Fragility and conflict are a significant challenge to development and constrain efforts to achieve Sustainable Development Goal (SDG) 1, which aims to end poverty by 2030. In developing countries, conflict has stunted gross domestic product (GDP) growth and is one of the leading causes of humanitarian crises.
While there are fewer large-scale conflicts, other forms of conflict continue to exacerbate fragility. For example, the shift from inter-state to intra-state conflict, and the emergence of security threats such as terrorism, ethnic cleansing, use of nuclear weapons, marginalized groups and tribal clashes. In addition, factors such as climate change, rising inequality, demographic change, new technologies and illicit financial flows have exacerbated fragility in developing countries which has led to forced displacement and refugee problems. Consequently, in 2018 the United Nations High Commission for Refugees (UNHCR) estimated that close to 60 million people in countries such as Venezuela, South Sudan, Democratic Republic of Congo and the Central African Republic were either refugees, internally displaced people (IDP) or asylum-seekers. These threats call for different approaches to tackling weak institutions, poverty, inequality and exclusion, which are among the main drivers of fragility and conflict.
These approaches should take the form of equitable service provision (e.g. in education and healthcare), institutional building and strengthening (both national and multilateral) and the provision of necessary infrastructure. Practice has shown that financing livelihood programs can be a basis for promotion of social cohesion and peacebuilding between various ethnic groups and religious affiliations. Also, improving access to education and retention of children in schools, especially girls, has been shown to be an effective tool for peacebuilding and social cohesion.
In addition, building of schools, the provision of support infrastructure such as toilets, drinking water, boundary walls, solar panels, electricity, blackboards and furniture are key instruments to support reconstruction, rehabilitation, reforms and other interventions needed to build peace and create the conditions for sustainable development in the aftermath of a conflict.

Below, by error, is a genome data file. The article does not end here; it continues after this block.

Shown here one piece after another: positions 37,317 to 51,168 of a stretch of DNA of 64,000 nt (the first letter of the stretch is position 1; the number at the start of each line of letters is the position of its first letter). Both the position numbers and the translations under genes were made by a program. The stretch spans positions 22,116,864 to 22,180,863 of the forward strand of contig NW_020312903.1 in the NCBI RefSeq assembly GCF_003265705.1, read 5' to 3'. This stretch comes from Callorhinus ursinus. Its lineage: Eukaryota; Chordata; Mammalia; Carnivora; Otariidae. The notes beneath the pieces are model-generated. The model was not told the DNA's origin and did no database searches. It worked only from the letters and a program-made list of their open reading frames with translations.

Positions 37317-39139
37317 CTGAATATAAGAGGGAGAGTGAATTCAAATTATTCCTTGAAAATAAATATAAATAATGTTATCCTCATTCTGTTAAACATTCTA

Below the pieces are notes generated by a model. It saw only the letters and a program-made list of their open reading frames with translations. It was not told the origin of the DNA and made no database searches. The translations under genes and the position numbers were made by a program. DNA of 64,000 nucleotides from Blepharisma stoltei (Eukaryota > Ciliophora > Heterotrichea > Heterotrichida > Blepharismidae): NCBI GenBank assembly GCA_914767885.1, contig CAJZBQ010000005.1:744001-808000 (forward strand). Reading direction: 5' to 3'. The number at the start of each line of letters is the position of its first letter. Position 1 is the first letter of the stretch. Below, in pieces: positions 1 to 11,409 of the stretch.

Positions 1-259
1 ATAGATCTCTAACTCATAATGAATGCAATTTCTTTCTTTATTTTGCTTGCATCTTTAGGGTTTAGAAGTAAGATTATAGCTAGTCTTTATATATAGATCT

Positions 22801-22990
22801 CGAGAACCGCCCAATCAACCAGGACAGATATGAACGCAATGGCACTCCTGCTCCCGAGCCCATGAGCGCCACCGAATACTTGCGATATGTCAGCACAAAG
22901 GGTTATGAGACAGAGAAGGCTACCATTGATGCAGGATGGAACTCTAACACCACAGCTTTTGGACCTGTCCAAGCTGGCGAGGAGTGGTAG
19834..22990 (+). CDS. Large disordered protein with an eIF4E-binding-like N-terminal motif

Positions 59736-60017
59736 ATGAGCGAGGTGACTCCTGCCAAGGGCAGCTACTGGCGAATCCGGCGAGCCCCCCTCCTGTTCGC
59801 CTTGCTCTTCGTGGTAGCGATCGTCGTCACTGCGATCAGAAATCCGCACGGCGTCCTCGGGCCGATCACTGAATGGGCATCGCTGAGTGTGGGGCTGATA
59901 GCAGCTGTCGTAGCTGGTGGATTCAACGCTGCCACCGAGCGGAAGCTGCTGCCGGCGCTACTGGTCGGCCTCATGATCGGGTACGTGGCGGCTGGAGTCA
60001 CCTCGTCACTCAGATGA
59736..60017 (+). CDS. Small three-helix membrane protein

Moreover, increasing opportunities for participation in community development activities and access to basic infrastructure, services and employment can build national capacity to provide settlements for refugees and IDPs. Also, devolved governance structures such as decentralization, local government systems and inter-governmental fiscal transfers have been shown to enhance government’s capacity to provide basic services to the most underserved communities. This helps to build trust and legitimacy to advance the country’s development agenda in the aftermath of a war.
In this context, the PEGNet conference 2020 will provide a platform for leading development scholars, practitioners and policy-makers to reflect on the determinants and consequences of conflict and fragility in developing countries. In addition, the conference will seek to understand the solutions to these challenges and provide answers to questions such as:
- What are the causes of fragility and conflict within and between countries?
- How do we develop and implement policy and financing options for the forced displacement crisis?
- How do we involve non-state actors such as the private sector in developing innovative financing solution for situations of fragility, conflict, and violence?
- How do we reduce state fragility and how do we rapidly respond to protracted and recurring crises?
- How do we build strong partnerships for sustainable peace and development with humanitarian, security, diplomatic, and development actors?
- How do we ensure equity in service provision (e.g. in education and healthcare)?
- How do we strengthen both national and multilateral institutions to provide the necessary infrastructure?
- Philip Verwimp (Université libre de Bruxelles)
- Amma Panin (University of Louvain)
The conference will provide a platform for high-level dialogue and exchange of ideas between development researchers, practitioners and policy-makers. The two conference days will feature parallel sessions based on invited and contributed papers as well as project presentations. In addition, the PEGNet Best Practice Award will be awarded for the eleventh time to a best practice in cooperation between researchers and practitioners. While plenary sessions will focus on the conference theme, parallel sessions and Best Practice Award projects are open to all topics surrounding PEGNet’s core theme – the nexus between poverty reduction, equity, and growth.
The conference is co-organised by the Economic Policy Research Centre (EPRC), the Kiel Institute for the World Economy (IfW), the Deutsche Gesellschaft für Internationale Zusammenarbeit (GIZ) on behalf of the German Federal Ministry for Economic Cooperation and Development (BMZ) and supported by the KfW Development Bank.